New Applications Driving Higher Bandwidths – Part 1
TEF21 Panel Q&A – Part 1
Nathan Tracy, Ethernet Alliance Board Member and TE Connectivity
Brad Booth, Microsoft
Tad Hofmeister, Google
Rob Stone, Facebook
Addressing Emerging Network Challenges
According to Cisco’s Annual Internet Report (2018-2023), the number of devices and connections are growing faster than the world’s population. Compounded by the meteoric rise of higher resolution video – expected to hit 66 percent by 2023 – along with surging M2M connections, Wi-Fi’s ongoing expansion, and increasing mobility among Internet users, the impact to the network is significant.
Day Two of TEF21: The Road Ahead conference focused on today’s explosive application space as a driver for higher speeds. In New Applications Driving Higher Bandwidths, moderator and Ethernet Alliance Board Member Nathan Tracy of TE Connectivity, and panelists Brad Booth of Microsoft (Paradigm shift in Network Topologies); Facebook ‘s Rob Stone (Co-packaged Optics for Datacenters); and Tad Hofmeister of Google (OIF considerations for beyond 400ZR) discussed how their organizations plan to address emerging network challenges wrought by today’s mounting bandwidth demands.
At the presentation’s conclusion, the audience engaged with panelists on numerous questions about technology developments needed to address escalating speed and bandwidth requirements. Their insightful responses are captured below in part one of a five-part series.
Nathan Tracy: When you talk about the two-tier network, what are some of the compromises that come with that if there’s any?
Brad Booth: It depends. There are always free lunches; it’s just what do you pay for it in the end and whether or not you think that’s free. Where the two-tier network has changed is with the ability to use mesh networks, which just about everybody, including us, is now doing within a lot of their data centers. One of the aspects that we’re not seeing is mesh being done down to the server and I think that’s what’s really going to change. There’s going to be more connectivity showing up here, a lot more optical connectivity and that is going to require new connectors than what we use today. So, yes, you’re correct; the payment is going to be how do we solve the optical connectivity problem. There’s work going on in that area thankfully. It’s not going to be free, but it’ll certainly give us the extension beyond 100 gig per lambda. It’ll give us extensions into whatever we see as being next. Once we make that transition to optics, we’re not so limited anymore by the electrical connectivity.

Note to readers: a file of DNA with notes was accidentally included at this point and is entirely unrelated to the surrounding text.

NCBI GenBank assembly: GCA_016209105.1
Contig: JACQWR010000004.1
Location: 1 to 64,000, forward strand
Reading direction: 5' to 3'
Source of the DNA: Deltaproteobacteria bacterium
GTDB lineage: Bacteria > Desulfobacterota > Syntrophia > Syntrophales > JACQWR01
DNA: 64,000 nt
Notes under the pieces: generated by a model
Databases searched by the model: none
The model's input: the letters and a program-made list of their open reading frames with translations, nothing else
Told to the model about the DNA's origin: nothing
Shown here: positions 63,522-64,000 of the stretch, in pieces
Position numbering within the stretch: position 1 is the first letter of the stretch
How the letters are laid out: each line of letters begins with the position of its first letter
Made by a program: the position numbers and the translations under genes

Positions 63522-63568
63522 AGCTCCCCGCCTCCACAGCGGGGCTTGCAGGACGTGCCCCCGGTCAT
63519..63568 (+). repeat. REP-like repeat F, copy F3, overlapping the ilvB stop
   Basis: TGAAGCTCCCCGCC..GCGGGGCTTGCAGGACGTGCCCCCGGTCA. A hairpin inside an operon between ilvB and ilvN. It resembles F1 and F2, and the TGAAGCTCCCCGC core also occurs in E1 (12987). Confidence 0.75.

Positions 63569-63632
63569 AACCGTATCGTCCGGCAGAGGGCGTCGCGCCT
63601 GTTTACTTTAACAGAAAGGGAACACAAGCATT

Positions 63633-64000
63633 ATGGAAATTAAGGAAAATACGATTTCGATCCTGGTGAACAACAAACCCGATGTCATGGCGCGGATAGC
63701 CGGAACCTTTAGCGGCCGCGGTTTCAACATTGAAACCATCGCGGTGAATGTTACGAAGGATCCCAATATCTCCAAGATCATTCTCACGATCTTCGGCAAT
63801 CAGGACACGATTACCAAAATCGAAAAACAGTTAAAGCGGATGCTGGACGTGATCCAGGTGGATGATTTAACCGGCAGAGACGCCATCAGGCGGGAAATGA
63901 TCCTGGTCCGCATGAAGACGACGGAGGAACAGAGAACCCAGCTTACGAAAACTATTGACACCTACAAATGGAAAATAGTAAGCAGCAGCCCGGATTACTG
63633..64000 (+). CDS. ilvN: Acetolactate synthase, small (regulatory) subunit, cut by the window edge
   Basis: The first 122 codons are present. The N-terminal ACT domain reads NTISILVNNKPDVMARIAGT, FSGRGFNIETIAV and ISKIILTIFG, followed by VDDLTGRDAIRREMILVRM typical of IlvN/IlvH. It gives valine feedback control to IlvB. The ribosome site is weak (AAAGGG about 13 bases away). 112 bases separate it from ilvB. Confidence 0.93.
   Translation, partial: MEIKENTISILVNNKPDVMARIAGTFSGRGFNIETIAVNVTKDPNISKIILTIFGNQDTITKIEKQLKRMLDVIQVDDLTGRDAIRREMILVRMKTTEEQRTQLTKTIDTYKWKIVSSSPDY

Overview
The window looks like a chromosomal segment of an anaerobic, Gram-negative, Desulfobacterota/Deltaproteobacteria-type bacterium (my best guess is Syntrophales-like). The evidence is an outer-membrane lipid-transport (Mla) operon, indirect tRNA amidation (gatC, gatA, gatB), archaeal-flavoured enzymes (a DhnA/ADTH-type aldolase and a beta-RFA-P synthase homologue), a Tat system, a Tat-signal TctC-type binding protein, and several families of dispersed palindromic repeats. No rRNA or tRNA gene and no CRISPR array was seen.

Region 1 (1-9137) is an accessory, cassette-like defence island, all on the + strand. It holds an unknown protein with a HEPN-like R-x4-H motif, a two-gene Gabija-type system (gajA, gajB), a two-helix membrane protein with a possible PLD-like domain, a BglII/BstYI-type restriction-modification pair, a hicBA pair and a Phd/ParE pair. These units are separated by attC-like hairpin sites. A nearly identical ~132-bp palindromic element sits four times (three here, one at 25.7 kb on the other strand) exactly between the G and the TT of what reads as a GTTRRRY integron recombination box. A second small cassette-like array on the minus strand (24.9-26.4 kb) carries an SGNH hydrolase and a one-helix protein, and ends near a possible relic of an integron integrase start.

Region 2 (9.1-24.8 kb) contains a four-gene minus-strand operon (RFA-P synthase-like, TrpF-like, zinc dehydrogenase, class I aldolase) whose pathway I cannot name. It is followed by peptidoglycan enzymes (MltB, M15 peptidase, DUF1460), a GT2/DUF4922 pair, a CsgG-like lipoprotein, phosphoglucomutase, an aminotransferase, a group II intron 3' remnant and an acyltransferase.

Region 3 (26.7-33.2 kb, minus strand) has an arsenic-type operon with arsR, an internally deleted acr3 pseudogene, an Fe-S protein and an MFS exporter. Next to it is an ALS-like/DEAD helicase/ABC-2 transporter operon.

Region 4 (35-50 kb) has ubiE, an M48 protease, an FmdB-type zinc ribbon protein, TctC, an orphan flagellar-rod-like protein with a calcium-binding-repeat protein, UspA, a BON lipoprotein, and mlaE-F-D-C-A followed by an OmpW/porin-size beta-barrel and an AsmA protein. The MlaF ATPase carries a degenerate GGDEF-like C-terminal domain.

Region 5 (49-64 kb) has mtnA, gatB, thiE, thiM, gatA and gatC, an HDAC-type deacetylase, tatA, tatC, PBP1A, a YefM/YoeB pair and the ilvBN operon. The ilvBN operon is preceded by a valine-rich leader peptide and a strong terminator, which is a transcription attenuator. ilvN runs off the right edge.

Nathan Tracy: Line-card based chassis do have the ability to provide very high radix. They can do it in a low latency format. Is that a possible approach?
Brad Booth: Yes, we’ve looked at it. We currently use line-card based chassis in our tier two and tier three network. Our tier three is what sits in our regional gateways. Our tier two is what sits inside our data center and interfaces obviously to our tier ones – and typically for us those are line-card chassis. We are analyzing the use of line-card chassis within the row. The latency in line-card chassis isn’t necessarily vastly better than those in a pizza box. It depends on how much oversubscription you’re dealing with. They do have a well constrained latency understanding because they use a backplane to talk to all these cards and they usually use some type of cell structure. But their latency cannot be as short as if you were to use a monolithic die and have a one-to-one oversubscription. There’s still debate as to what it will really look like in the end, but we are considering both the pizza boxes and the line-cards for our tier one potentially.
Nathan Tracy: You mentioned 1750 watt. How much of that is electronics? How much of that is cooling the power conversion? Is that just a networking number or does that include more than the networking?
Rob Stone: If you parse out the power that we can deliver to a rack on a sustained basis, that’s where that number comes from and it’s how much each switch is allocated. Currently these switch systems are air cooled, so it includes the fan power for the cooling. But it does not include the air handler systems, the air conditioning and so forth. That’s separate.
Nathan Tracy: You talk about 800G being necessary for your architecture, and I assume that it is a high priority. How long is 800G going to support your architecture before you’re going to come back for more?
Tad Hofmeister: Within the cluster we come out with a new generation roughly every two to three years and it’s driven by generations of switch chips. But we don’t rip everything out. That’s one reason why we need the new generation to be able to interoperate with the old generation fabrics because we keep the generations in service for many years. It varies from generation to generation but it’s on the order of 5-plus years that something will be in the network.
Nathan Tracy: When you talk about links where you’re using coherent, do you ever fully load a switch with the coherent modules? Or is it typically just a few ports?
Tad Hofmeister: Great question. For our metro application and the DCI today we’re using the coherent just for WAN links. So we’re not fully loading it. It’s significantly less – typically fewer than a quarter. As the use case for coherent gets shorter, it transitions from metro to more for campus. There we would anticipate more of the ports needing to work, to be populated with coherent. When we’re driving requirements for the chassis to support an 800G coherent DCO, we really want that chassis to be designed to support fully loaded 800G.